Dr Ghanshyam Kumar Pandey will be the handling Editor for up to 3 papers per quarter. This involves nominating academic referees and making an editorial recommendation following peer review. When requested, he shall give the editorial policy or strategy feedback to the Editorial team. Initially, his tenure will last for one year.

Research SRMAP

The promotion of sustainable growth of agriculture is one of the primary concerns of developing nations. The agriculture domain in Southeast Asia has undergone rapid transformation and structural changes over the last few years. Assistant Professor Dr Ghanshyam Pandey from the Department of Economics discusses the reasons for this changed scenario in his latest publication “Transformation and Sources of Growth in Southeast Asian Agriculture”. The research conducted in collaboration with International Food Policy Research (IFPRI) and the Indian Council of Agricultural Research (ICAR) was published in the Q2 journal Southeast Asian Agriculture having an Impact Factor of 1.7.

Abstract of the Research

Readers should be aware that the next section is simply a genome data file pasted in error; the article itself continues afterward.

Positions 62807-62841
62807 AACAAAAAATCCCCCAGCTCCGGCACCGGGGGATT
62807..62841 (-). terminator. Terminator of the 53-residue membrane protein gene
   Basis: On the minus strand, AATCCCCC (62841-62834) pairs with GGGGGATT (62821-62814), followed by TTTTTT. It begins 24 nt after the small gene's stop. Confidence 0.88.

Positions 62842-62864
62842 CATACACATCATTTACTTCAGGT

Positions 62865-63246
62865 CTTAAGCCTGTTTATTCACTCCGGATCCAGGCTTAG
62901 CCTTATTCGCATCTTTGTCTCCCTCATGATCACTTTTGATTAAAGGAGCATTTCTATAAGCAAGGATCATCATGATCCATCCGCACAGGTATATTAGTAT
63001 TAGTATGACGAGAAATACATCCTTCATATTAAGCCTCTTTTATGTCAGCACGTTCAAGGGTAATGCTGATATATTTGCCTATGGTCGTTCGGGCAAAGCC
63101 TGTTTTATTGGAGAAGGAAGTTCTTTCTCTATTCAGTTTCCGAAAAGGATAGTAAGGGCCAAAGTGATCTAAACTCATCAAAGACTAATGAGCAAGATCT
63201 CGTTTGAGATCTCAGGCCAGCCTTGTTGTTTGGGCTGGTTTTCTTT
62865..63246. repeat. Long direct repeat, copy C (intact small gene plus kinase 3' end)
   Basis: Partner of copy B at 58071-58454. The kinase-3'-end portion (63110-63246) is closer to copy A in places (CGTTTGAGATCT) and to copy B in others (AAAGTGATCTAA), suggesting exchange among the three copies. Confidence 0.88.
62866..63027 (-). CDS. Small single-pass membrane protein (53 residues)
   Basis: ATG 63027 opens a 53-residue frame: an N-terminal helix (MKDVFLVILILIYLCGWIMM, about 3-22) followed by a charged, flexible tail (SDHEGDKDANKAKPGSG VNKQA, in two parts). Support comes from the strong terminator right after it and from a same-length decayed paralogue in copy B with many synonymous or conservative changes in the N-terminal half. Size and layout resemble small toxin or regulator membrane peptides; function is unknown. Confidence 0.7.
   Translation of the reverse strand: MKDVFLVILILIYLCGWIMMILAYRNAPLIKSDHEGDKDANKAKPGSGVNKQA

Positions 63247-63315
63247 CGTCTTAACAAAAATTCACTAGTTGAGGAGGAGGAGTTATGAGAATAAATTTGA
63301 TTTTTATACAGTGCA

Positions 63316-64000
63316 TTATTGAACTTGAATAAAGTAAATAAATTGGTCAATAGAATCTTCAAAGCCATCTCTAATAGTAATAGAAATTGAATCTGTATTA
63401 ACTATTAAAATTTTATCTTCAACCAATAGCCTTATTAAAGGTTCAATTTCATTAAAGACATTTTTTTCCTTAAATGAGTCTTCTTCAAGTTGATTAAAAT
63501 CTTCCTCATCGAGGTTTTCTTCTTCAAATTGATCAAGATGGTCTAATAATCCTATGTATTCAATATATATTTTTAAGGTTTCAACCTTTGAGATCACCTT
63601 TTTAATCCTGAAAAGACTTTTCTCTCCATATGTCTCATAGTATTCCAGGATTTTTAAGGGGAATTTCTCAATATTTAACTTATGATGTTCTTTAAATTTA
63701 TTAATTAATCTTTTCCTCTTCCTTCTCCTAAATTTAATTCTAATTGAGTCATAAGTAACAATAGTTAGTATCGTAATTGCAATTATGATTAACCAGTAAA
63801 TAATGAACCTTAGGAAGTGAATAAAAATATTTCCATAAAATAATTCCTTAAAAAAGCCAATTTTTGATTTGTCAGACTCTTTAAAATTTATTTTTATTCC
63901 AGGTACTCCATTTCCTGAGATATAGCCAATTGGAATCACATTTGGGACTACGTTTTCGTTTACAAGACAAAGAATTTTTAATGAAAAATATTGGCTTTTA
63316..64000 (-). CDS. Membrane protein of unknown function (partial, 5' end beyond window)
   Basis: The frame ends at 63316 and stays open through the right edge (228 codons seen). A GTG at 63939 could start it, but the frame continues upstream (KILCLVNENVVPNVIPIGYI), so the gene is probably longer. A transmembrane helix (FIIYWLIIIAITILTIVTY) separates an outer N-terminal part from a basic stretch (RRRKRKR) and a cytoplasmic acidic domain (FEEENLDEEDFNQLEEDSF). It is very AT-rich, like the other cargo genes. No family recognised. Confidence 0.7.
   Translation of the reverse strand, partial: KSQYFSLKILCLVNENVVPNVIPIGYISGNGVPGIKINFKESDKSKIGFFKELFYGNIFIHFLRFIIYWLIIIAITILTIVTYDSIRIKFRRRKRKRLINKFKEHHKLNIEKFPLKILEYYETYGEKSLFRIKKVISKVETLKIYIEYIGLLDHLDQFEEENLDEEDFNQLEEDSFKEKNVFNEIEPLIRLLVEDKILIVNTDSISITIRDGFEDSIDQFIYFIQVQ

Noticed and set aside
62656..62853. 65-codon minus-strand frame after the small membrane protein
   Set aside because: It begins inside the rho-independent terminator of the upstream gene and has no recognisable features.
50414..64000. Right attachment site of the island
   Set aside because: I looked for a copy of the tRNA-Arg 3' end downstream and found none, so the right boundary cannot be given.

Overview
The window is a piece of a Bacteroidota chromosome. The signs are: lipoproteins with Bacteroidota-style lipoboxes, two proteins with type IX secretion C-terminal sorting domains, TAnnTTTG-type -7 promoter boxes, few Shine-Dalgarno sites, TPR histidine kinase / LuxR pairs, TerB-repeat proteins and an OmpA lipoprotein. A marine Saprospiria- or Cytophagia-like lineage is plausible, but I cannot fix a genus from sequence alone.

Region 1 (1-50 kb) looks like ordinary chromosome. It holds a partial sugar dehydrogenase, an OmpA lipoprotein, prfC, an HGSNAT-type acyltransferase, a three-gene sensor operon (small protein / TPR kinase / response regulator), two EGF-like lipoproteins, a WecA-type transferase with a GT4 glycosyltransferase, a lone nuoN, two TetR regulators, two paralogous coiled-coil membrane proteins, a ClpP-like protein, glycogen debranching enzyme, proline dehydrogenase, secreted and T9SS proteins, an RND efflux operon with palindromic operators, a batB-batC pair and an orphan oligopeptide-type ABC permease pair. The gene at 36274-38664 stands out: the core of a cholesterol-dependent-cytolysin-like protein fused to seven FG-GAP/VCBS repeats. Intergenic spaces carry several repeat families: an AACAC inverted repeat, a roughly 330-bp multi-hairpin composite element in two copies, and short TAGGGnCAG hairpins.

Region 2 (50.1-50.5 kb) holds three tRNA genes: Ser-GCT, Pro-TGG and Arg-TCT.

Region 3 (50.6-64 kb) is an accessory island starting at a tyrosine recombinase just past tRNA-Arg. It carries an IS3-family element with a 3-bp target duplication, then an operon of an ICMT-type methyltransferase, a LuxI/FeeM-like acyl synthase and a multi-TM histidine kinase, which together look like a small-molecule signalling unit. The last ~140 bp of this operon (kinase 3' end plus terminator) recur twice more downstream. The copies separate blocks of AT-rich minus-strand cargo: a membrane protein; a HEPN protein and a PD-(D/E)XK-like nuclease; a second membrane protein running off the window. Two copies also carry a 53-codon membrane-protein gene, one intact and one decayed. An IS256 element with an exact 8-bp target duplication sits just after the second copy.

Over the past few decades, agriculture in Southeast Asia has experienced robust growth and undergone a significant structural transformation, albeit at a different pace in different countries in the region. This paper aims to understand the agricultural transformation and growth process in Southeast Asia. The findings of this study show that driven by technological change, area expansion, and diversification, agriculture has grown faster in low-income countries in the region. In contrast, agricultural growth in high-income countries has been slow and driven by price increases, mainly of export-oriented commercial crops such as oil palm, rubber, and coconut—alongside an expansion of cropped areas under these crops. In view of the fixed supply of land and high volatility in global food prices, the area- and price-driven growth is not sustainable in the long run. For efficient, sustainable, and inclusive growth, exploiting the potential of existing and frontier technologies and diversification of production portfolios holds greater promise.